Klout is one of my favourite analytics tools, and I very much like the way it helps new users of social media to understand how their various actions interact to influence how they are perceived online. But it is very good indeed, in the shiny-shiny excitement around social media and social media measurement tools, to be reminded that online influence is only one part of the big picture. And I very much like the point you make about connecting with offline influencers who are just beginning to establish their online presence: feels like a real opportunity there for “little guys” who might otherwise despair of building strong relationships with the A-listers in their sphere. Thanks for the brain food.
    .-= Rebecca Leaman´s last blog ..Facebook Bra Color Meme: So, Did It Work? =-.

  • http://conversational.ly Rich Baker Digital Engagement

    Hi Ian – a great post. Thank you. I interviewed Joe, Klout’s CEO on my site and agree he is a great chap.
    I’m not sure it matters too much about offline influence. For a start it is incredibly transient and actually, in the online environment I care about who is influential online. If I wanted to check who might have influence offline I would probably pick up as newspaper (assuming there are any left!)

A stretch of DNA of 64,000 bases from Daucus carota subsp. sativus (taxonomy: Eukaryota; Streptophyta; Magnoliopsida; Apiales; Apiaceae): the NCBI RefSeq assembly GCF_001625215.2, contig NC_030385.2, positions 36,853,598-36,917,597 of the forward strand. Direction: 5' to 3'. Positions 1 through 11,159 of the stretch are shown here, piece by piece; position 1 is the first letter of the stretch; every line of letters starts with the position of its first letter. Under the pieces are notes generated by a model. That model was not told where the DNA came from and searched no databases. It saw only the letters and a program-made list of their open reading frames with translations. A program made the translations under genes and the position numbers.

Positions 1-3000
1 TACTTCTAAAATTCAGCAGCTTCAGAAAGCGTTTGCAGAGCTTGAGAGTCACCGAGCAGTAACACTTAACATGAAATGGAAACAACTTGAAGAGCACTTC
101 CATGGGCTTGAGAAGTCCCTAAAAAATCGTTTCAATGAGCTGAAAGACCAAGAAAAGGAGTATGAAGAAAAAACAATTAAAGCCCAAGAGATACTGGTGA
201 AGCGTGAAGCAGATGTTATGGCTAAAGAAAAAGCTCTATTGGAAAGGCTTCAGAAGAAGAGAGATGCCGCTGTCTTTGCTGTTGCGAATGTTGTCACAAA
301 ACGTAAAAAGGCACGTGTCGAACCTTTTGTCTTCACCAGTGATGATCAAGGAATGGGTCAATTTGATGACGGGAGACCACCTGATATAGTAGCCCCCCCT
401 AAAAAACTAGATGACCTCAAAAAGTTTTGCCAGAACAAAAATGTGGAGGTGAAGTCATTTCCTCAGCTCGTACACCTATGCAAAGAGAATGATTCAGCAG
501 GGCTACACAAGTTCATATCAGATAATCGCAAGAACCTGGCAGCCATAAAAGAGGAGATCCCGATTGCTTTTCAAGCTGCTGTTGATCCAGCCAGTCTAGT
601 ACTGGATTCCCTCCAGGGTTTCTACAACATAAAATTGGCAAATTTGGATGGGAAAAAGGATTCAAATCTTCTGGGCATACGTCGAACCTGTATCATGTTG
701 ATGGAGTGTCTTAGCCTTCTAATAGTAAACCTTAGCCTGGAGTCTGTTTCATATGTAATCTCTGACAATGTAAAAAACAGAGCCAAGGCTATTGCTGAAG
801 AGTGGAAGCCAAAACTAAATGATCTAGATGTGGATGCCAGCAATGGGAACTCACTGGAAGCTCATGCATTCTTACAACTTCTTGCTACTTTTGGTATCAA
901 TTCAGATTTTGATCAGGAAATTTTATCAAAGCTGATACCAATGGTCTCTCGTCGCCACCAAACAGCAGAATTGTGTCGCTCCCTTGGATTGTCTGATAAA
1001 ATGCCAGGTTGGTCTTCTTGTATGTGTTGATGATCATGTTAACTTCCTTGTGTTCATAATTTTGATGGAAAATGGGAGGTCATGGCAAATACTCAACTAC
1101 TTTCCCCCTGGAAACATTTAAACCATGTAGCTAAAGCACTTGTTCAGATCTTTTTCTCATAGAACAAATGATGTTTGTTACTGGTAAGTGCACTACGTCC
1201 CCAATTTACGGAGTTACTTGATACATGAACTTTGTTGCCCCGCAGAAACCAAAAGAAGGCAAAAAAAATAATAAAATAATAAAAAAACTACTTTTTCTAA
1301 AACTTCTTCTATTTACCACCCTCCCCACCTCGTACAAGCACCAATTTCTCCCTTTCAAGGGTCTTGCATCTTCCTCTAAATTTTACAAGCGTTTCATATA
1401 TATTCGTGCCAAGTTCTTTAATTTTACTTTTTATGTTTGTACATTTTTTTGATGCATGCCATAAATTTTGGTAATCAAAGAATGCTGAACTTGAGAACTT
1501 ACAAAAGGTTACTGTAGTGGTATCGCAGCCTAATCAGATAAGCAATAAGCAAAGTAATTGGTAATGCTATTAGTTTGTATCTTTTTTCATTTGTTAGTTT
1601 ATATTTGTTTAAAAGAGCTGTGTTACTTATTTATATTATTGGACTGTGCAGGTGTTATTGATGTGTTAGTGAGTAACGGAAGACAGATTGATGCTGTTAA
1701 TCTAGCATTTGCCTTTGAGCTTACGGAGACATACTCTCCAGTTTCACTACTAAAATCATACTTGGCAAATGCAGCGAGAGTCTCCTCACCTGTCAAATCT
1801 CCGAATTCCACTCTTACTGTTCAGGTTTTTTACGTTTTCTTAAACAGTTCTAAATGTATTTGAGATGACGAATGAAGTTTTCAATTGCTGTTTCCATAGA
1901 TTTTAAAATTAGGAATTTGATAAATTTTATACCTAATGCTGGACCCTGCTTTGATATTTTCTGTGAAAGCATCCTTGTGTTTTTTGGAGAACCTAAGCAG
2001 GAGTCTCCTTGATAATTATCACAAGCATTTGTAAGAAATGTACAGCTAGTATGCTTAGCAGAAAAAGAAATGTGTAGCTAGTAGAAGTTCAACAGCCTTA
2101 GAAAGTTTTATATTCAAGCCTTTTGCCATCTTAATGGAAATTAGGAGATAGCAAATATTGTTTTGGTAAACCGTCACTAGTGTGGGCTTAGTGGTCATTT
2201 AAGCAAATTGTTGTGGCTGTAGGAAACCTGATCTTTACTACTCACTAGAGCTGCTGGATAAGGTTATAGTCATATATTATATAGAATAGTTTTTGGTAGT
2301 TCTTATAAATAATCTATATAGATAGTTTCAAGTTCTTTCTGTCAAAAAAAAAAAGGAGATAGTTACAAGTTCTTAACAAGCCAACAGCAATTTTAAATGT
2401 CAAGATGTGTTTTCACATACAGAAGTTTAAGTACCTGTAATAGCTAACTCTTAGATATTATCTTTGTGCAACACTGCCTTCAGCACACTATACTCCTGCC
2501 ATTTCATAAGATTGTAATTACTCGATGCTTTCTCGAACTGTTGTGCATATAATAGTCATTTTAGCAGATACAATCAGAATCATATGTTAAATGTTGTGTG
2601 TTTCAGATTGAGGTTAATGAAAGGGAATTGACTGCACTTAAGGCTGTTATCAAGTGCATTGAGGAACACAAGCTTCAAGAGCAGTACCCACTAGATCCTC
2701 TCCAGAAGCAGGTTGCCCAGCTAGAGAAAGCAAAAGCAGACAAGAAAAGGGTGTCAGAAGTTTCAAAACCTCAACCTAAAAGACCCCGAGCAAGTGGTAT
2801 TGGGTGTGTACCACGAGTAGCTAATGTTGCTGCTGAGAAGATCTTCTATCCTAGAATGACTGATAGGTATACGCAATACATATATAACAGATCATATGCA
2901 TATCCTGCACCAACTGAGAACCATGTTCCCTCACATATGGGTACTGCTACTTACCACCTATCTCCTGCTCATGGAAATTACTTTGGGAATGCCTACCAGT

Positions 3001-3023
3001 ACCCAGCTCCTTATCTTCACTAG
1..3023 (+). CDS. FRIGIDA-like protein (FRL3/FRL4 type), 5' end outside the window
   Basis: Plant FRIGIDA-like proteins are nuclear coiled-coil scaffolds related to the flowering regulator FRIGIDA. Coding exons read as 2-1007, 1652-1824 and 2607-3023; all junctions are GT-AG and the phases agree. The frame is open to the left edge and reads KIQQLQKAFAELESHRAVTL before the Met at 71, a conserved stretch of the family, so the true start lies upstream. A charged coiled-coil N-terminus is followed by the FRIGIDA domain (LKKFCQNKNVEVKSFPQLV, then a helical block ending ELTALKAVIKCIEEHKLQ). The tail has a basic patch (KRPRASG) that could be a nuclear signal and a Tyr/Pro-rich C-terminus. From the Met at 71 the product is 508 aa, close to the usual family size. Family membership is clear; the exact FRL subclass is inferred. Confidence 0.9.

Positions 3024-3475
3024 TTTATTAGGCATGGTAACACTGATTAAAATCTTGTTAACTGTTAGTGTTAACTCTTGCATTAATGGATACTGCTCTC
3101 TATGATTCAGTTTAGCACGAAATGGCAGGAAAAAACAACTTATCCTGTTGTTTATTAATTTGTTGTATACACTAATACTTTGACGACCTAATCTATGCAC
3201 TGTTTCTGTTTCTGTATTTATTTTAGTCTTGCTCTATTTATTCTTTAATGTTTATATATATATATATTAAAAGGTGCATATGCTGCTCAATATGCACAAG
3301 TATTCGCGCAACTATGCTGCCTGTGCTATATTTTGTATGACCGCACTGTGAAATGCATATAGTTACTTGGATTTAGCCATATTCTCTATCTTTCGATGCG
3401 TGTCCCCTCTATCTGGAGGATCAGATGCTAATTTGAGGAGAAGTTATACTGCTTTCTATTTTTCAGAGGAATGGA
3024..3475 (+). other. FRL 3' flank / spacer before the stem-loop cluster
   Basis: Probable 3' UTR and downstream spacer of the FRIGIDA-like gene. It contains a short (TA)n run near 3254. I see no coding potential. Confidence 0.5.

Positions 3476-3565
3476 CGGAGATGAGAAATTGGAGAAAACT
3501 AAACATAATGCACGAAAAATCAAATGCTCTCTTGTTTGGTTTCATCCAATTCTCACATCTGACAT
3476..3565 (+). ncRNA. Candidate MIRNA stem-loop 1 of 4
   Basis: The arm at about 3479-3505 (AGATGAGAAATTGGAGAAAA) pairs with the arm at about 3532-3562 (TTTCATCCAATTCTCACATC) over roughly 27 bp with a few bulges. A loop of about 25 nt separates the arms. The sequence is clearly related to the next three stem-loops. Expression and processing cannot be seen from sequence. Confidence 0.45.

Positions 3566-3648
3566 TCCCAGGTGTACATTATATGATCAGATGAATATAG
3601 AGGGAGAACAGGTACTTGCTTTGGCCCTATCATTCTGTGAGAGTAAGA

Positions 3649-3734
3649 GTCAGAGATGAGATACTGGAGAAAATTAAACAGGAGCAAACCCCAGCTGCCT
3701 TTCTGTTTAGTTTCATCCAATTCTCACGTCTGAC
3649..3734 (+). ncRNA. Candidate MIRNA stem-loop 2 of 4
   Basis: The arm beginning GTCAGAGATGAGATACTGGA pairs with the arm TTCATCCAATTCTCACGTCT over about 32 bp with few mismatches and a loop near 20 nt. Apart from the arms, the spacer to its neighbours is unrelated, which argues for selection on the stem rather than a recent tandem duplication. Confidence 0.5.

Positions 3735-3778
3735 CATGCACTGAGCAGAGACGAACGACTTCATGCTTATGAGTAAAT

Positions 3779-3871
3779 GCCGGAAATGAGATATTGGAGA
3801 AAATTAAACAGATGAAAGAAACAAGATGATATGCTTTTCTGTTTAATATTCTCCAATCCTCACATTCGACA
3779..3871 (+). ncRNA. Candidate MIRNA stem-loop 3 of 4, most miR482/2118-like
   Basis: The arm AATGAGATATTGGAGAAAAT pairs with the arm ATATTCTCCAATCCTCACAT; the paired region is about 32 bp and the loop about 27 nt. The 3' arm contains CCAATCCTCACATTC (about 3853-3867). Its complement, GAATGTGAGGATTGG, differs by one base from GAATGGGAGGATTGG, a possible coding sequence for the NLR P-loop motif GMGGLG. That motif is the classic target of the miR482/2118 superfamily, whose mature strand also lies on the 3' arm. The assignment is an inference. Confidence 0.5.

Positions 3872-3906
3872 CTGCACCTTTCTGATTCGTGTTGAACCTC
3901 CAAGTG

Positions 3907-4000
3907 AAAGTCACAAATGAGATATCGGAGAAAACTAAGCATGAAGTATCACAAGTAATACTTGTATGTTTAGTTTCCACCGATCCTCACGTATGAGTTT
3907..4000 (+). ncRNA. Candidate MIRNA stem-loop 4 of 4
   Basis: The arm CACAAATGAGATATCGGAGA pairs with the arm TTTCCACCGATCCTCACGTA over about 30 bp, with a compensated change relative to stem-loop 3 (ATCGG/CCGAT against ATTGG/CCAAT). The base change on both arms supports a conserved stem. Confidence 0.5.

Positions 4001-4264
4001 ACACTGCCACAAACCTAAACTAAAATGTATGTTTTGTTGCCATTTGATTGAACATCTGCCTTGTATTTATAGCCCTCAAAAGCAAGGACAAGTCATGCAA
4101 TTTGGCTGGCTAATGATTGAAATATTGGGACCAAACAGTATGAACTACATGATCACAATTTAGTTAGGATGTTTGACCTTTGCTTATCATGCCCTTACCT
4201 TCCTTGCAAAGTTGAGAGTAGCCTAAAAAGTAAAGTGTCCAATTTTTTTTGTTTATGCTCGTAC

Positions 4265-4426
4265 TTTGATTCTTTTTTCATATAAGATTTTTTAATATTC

What excites me is the ability for Klout to recognise the ‘little guy’ – the people who work hard at using Twitter to build a solid base of engaged friends and followers. It’s easier – at the moment – to leverage a high offline profile and translate that to online. Usually its taken a lot of marketing dollars to achieve that.

    Social media is democratising influence and I, for one, am pleased about it!
    .-= Rich Baker Digital Engagement´s last blog ..UK Exclusive – a conversation with Shane Rich of oncemany.com =-.

  • Ian Greenleigh


    Thanks for stopping by. This is true, but take this recent example: I was nominated this month for a Texas Social Media Award. That should speak to my online influence, but it won’t figure into Klout’s calculation. Tools that balance algorithmic and well-regulated human input seem more accurate.